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Two 'early college' high schools proposed for Sullivan County

Rick Wagner • Sep 24, 2009 at 12:00 AM

KINGSPORT — Sullivan County needs to have two “early college” high schools, according to one of the teams formed after the education/work force development summit held earlier this year.

Lynn Johnson’s team, which has six recommendations for the NETWORKS – Sullivan Partnership, is focused on ways to help high schools meet the new Tennessee graduation requirements and get more students qualified for the Educate and Grow scholarships at Northeast State Community College.

Johnson, an Eastman Chemical Co. retiree, said the other recommendations would be presented when the full report from four teams comes in November. But he said the short-term recommendation that needs action now is getting an early college operation locally.

In early college, students attend four years of high school and upon graduation also receive a two-year associate degree or two years of credit toward a four-year degree. It is geared mostly toward students at risk of dropping out of high school or who might not otherwise get a college degree.

“We think this one needs to be started on right now,” Johnson told the NETWORKS board, which met Thursday at the Kingsport Center for Higher Education downtown. He suggested one on the Bristol end of the county and one on the Kingsport end.

The audience included Sullivan County Director of Schools Jack Barnes and Bristol, Tenn., Director Gary Lilly, who along with Kingsport Superintendent Richard Kitzmiller have been invited to all meetings of the NETWORKS board, a joint venture of Sullivan County, Kingsport, Bristol, Tenn., and Bluff City.

NETWORKS Chairman Jeff Byrd, general manager of Bristol Motor Speedway, said all three school systems, NETWORKS and the community must work together to meet work force development needs.

The RAMP-Up Task Force has recommended to Gov. Phil Bredesen the implementation of early college in Tennessee, creating both new high schools and co-locating with existing high schools. The idea is to give grants to start up the programs funded by federal stimulus money over three years.

“The key here will be they (teams) report it out, we pick it up,” said Keith Wilson, immediate past chairman of the NETWORKS board who spearheaded the summit.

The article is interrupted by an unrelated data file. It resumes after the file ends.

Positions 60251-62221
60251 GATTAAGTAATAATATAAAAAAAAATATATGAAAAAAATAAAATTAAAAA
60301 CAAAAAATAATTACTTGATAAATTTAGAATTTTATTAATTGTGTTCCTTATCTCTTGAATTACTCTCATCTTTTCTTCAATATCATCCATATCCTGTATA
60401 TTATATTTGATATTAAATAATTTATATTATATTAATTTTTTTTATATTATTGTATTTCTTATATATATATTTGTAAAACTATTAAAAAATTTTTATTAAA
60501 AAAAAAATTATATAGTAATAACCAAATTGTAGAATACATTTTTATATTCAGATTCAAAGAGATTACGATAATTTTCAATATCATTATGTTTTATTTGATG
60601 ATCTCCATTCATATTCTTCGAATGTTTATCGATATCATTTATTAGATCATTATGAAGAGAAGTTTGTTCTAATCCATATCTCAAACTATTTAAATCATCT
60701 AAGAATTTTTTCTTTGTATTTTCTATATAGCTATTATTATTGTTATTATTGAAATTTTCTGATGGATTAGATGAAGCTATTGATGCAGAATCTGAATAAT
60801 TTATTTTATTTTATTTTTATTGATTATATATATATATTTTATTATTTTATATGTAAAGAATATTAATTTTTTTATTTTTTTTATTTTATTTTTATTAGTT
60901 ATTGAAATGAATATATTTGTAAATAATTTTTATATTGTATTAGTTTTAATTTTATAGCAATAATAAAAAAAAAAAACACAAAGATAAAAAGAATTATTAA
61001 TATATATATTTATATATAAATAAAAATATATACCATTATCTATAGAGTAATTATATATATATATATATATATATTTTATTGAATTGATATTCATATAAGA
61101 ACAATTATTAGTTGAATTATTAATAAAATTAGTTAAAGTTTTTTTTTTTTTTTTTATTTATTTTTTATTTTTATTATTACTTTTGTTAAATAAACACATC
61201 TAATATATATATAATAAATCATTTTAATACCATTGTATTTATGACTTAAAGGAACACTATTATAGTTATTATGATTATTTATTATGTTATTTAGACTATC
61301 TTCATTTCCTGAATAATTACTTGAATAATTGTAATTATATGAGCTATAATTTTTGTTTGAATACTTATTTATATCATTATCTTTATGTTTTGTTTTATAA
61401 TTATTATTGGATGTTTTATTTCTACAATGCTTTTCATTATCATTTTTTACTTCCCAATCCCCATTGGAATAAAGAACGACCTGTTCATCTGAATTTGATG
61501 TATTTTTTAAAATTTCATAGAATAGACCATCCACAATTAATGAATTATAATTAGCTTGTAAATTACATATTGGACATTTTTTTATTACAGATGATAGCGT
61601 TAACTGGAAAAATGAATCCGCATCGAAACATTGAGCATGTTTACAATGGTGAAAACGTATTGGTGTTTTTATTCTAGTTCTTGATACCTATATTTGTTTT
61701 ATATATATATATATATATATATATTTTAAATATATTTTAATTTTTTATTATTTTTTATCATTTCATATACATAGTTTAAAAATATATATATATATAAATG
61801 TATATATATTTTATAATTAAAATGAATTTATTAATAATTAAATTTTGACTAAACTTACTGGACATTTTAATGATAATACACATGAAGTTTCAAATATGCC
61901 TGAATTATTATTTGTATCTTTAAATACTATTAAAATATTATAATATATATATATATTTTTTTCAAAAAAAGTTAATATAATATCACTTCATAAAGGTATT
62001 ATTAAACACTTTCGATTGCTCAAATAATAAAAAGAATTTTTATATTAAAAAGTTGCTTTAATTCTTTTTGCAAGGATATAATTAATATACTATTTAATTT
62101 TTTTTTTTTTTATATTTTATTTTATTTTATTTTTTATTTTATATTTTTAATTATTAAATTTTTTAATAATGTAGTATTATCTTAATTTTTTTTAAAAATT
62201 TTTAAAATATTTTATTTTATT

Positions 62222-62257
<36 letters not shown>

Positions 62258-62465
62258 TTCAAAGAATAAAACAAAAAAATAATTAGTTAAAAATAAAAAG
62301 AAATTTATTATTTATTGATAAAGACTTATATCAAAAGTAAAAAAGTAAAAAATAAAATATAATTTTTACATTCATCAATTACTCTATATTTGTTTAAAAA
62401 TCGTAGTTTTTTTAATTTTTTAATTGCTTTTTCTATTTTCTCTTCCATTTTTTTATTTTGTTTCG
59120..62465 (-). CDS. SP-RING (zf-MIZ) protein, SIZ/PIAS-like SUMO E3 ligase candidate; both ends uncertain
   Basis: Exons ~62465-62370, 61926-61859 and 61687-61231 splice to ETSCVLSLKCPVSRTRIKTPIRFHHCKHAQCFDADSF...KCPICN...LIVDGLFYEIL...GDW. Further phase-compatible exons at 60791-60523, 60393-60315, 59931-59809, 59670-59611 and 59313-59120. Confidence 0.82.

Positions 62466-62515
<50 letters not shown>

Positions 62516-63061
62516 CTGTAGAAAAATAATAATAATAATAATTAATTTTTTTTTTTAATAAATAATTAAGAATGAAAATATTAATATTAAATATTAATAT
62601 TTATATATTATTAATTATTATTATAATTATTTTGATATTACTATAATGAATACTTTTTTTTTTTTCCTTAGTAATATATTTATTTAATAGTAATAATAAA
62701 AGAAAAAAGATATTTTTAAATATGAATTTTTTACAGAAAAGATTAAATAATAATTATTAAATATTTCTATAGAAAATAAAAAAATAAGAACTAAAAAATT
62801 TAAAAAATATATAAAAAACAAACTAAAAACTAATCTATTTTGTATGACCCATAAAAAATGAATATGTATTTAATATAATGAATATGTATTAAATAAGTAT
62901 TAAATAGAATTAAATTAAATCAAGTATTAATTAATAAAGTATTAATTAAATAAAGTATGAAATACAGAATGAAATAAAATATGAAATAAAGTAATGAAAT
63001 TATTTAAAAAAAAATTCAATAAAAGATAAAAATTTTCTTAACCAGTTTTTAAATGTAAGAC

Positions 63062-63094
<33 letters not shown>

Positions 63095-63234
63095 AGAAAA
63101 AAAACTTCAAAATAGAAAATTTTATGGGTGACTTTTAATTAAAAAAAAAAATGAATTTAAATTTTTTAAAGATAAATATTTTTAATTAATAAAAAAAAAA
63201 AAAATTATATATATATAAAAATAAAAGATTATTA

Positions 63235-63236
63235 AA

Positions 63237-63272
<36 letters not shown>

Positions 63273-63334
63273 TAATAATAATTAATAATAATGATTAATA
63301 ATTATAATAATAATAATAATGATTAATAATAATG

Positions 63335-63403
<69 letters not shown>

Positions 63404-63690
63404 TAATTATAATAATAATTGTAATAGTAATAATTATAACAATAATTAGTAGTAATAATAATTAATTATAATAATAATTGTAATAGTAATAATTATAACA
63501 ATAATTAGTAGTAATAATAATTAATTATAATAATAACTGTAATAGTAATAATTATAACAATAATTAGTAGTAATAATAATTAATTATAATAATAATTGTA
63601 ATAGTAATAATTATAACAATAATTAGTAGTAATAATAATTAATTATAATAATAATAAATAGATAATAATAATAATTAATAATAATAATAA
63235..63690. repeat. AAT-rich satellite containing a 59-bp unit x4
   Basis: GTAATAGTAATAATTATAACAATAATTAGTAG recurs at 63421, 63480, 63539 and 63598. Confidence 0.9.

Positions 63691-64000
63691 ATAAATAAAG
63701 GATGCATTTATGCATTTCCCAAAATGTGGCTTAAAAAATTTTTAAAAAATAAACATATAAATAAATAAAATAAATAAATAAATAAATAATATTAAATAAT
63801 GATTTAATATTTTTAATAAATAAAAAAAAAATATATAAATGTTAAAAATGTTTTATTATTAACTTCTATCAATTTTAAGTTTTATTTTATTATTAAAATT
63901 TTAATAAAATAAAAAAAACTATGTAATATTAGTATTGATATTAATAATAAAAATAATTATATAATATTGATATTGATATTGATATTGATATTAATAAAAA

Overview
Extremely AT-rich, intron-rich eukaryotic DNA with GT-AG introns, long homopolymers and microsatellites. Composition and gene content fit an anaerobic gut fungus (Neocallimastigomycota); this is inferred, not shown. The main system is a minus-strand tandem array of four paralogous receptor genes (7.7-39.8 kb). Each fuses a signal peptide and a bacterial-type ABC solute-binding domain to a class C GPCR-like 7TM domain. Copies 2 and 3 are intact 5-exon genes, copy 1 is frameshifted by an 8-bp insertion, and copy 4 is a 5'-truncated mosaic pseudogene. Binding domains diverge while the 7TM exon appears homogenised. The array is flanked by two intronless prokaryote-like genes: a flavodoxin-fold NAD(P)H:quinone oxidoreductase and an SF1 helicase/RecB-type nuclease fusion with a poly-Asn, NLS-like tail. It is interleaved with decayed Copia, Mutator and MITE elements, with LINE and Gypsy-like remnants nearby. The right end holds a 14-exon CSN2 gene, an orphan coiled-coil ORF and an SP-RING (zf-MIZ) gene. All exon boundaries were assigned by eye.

Among the other three team:

•Nick Grabar said his team — focused on how to make people aware of the benefits and needs for education in economic development — will propose a community call to action plan and education/work force readiness scorecard; improve recognition of work force readiness, higher education opportunities and scholarships available; and benchmark best practices using tools from the Niswonger Foundation and Chattanooga’s Community Research Center.

Byrd said it was crucial to get “buy in” from all stakeholders and not to set unrealistic goals.

•Terry Cunningham, executive director of the Kingsport Housing and Redevelopment Authority, said his team — focusing on how to foster a learning culture in Sullivan County — will recommend working with education and the business community to develop an appreciation of education by families and students.

He said the team is looking at a public awareness campaign and possible incentives, as well as a way to get students help and resources outside the classroom, especially in math and science.

•April Eads of Bristol Tennessee Essential Services said her team — focused on ways to increase the number of higher education degrees in the county — will propose a public awareness campaign of existing programs such as free GED classes and Educate and Grow.

She said the group also is working on short-term plans to get out that information.

Byrd said the NETWORKS board likely will have a called meeting in November to receive the four team reports. The next regular board meeting is scheduled for 11:30 a.m. Dec. 3 in the library at Northeast State in Blountville.

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